- P.Y.T. Chopped 00:00
The drumbeat is classic Kanye, and as seen in the studio video, comes from his Akai MPC 2000XL. The MPCs have a characteristic sound they impart into samples loaded onto it, which sounds crunchy and is associated with a lot of the hip-hop beats that were made on the MPC’s. Digital samplers found in DAWs lack this crunch, however, we can emulate it with bitcrushers. Either load up your DAWs bitcrusher and turn down the bit-depth to 12 bits, or use a specialized plugin like D16’s Decimort 2, which has a preset specifically emulating the MPC.
- Good Life Beat 00:00
“The making of ‘Good Life’ started off with Ye playing with a Michael Jackson sample, ‘PYT.’ All of a sudden he was like, ‘Yo, I always wanted to do something with this…I want to hear it in a different key.’ So we just started playing with the sample and he sent it over to me. Because we were in the same room, he just transferred the sounds over to my keyboard and I started playing with it, then he started singing the melody and started putting the bassline with it. It was crazy. We just started playing with the sample and once we got it in the right key we wanted, that’s when he started singing the melody and I started adding more to the beat. We then had a few players to come in with the synthesizers and the shit was crazy.” – DJ Toomp
The biggest addition to the beat is a synth part that doubles the musical content of the P.Y.T. sample and makes it sound much more polished and poppy. The main synth hook was played by DJ Toomp, and in the studio video he appears to be playing it on a Roland Fantom S88 keyboard. The Fantom is a super-powerful workstation keyboard that included an onboard PCM synth engine, and I’d guess that Toomp was playing one of the preset brass synth sounds.
Mosts synths come with standard brass presets, and Arturia Mini-V, traditionally a Minimoog emulation, has a great factory brass patch called Saturn 8, which can be used for fat hip-hop brass. After loading the patch, make sure to turn glide off to disable the sliding effect between notes. Listen to it here:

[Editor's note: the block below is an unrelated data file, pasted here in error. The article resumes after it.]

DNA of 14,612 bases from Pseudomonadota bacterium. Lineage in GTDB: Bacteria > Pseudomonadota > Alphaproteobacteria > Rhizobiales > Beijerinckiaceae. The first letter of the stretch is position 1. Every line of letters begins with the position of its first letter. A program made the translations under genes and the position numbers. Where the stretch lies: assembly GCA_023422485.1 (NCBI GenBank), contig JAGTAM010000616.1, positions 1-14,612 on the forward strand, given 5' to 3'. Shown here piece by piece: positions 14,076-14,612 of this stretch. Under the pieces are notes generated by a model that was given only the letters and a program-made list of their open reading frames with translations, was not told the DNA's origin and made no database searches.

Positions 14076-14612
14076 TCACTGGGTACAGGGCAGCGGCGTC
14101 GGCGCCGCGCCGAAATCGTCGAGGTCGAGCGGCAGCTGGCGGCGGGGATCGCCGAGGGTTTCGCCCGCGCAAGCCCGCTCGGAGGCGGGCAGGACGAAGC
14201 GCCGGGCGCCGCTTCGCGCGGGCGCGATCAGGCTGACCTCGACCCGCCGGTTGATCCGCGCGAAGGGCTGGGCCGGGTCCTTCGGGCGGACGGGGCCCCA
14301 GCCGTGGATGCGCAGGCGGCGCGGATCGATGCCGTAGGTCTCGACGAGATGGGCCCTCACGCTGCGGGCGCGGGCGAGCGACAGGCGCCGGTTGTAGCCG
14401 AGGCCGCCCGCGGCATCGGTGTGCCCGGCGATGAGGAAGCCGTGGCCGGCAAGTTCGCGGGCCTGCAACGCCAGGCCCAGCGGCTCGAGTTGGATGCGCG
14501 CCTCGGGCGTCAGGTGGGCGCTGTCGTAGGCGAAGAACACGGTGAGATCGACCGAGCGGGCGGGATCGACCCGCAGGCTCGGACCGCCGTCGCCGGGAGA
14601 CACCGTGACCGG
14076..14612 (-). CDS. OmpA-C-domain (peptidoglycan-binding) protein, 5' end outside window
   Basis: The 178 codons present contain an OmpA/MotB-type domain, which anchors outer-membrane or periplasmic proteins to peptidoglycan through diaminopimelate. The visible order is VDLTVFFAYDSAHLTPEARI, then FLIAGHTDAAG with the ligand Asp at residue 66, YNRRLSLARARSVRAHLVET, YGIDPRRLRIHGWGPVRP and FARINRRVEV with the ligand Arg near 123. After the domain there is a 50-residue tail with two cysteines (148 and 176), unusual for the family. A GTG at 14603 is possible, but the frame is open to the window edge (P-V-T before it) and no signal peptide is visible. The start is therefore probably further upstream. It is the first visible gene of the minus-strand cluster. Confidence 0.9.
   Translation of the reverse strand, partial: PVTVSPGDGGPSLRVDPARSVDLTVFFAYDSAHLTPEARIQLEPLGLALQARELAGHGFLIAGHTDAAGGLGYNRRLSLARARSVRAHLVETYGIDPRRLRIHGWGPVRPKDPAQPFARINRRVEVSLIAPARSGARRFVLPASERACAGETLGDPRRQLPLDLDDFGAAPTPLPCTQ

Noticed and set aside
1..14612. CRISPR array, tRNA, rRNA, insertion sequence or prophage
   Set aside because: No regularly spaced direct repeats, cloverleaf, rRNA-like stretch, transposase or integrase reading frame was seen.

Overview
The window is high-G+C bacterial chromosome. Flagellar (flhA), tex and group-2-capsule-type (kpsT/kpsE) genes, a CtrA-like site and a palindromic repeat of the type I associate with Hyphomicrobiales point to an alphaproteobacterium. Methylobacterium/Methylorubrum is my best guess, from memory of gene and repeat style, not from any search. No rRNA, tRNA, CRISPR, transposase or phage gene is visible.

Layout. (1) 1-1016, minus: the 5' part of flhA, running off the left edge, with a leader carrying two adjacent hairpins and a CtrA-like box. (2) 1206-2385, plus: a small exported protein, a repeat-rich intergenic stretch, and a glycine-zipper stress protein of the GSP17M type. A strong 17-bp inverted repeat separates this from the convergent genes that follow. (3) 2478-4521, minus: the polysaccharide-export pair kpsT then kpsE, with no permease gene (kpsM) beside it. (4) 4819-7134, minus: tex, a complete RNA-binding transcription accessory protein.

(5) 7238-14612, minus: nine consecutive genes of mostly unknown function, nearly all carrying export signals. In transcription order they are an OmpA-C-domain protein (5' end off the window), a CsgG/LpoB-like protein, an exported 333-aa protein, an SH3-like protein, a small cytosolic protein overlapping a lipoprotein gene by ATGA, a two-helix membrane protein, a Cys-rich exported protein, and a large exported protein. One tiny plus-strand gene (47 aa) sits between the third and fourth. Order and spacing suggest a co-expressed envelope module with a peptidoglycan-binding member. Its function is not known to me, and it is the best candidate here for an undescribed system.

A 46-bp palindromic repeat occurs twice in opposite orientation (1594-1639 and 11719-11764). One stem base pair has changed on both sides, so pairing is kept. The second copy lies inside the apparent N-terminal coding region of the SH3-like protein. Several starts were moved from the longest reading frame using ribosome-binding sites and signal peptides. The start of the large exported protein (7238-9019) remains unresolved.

- Good Life Brass 00:00
Good Life also a has a piano track playing bass, it’s a little buried in the main hook but can be heard clearly in the stripped-down verse around the 1:53 mark. Piano for bass is a classic Kanye trick, especially on his first 3 albums. It likely came from Toomp’s Roland Fantom, but any fake-piano sound will do. Don’t worry about realness, and instead compress it to keep the different notes consistent in volume to provide some consistent low-end. Here’s Arturia Piano V2’s piano sound:
- Good Life Piano Bass 00:00
Lastly, here’s the full hook using all the recreated elements: sample, brass, piano-bass and drum beat.
- Good Life Full 00:00
There are plenty more elements introduced as the song progressed, including some Minimoog licks provided by Mike Dean, a longtime West collaborator and a true synthhead. The extra elements are introduced gradually as the song progresses, to keep things getting stale and to add a sense of development. In the bridge, a dirty Minimoog bass is added, actually from the same synth as Pretty Young Thing, one of kings of bass synths. The patch setting is a classic, and can be found in Arturia Mini V as the patch Model-D. Run the track through some overdrive to add some bite to the bass, and some grit in the mid frequencies.
- Good Life Moog Bass 00:00
There is also a squelchy lead sound that is undoubtably a Minimoog too, again likely played by Mike Dean. To program the squelch sound, raise the filter emphasis knob to around the 6 mark, and amount of contour to 7, with a filter decay time of less than 300ms and a sustain of 0. This triggers the filter to quickly close when a note is played, with the filter emphasis’ resonance creating a quick sweep effect. Most synths can create this sound, however the Moog’s legendary ladder filter makes these patches sound huge.
- Good Life Solo 00:00
- Good Life Lead 00:00
Pretty Good Life
In addition to the synth elements, the song also contains real strings, with Violin, Viola and Cello being credited to six performers in the song credits. The song is a production tour-de-force that uses the P.Y.T. sample as a springboard to explore many different sides of hip-hop. If you want to take a closer listen to the production, be sure to check out the instrumental version of the song in the playlist at the top of the article, you can really clearly hear the slice in the sample when it’s not as obscured behind the vocals! Thanks for reading and be sure to subscribe below to be the first updated on new articles!